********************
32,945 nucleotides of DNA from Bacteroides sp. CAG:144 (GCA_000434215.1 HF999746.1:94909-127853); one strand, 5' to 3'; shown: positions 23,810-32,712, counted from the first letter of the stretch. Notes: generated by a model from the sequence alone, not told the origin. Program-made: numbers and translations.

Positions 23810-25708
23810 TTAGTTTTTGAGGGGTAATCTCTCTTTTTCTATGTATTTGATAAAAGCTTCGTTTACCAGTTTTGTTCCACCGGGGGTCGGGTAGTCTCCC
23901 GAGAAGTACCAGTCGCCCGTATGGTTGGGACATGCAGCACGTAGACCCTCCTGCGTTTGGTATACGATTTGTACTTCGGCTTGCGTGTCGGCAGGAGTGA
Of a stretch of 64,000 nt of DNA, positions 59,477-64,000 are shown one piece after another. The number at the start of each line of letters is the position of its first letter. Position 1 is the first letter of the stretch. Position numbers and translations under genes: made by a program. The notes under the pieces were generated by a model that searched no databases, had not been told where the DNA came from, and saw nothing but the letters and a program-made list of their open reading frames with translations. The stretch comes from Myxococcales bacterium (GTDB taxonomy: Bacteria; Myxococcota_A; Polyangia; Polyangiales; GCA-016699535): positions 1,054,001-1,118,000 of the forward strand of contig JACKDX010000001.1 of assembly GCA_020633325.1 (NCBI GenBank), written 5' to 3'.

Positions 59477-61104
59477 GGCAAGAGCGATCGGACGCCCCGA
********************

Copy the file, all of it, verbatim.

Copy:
32,945 nucleotides of DNA from Bacteroides sp. CAG:144 (GCA_000434215.1 HF999746.1:94909-127853); one strand, 5' to 3'; shown: positions 23,810-32,712, counted from the first letter of the stretch. Notes: generated by a model from the sequence alone, not told the origin. Program-made: numbers and translations.

Positions 23810-25708
23810 TTAGTTTTTGAGGGGTAATCTCTCTTTTTCTATGTATTTGATAAAAGCTTCGTTTACCAGTTTTGTTCCACCGGGGGTCGGGTAGTCTCCC
23901 GAGAAGTACCAGTCGCCCGTATGGTTGGGACATGCAGCACGTAGACCCTCCTGCGTTTGGTATACGATTTGTACTTCGGCTTGCGTGTCGGCAGGAGTGA
Of a stretch of 64,000 nt of DNA, positions 59,477-64,000 are shown one piece after another. The number at the start of each line of letters is the position of its first letter. Position 1 is the first letter of the stretch. Position numbers and translations under genes: made by a program. The notes under the pieces were generated by a model that searched no databases, had not been told where the DNA came from, and saw nothing but the letters and a program-made list of their open reading frames with translations. The stretch comes from Myxococcales bacterium (GTDB taxonomy: Bacteria; Myxococcota_A; Polyangia; Polyangiales; GCA-016699535): positions 1,054,001-1,118,000 of the forward strand of contig JACKDX010000001.1 of assembly GCA_020633325.1 (NCBI GenBank), written 5' to 3'.

Positions 59477-61104
59477 GGCAAGAGCGATCGGACGCCCCGA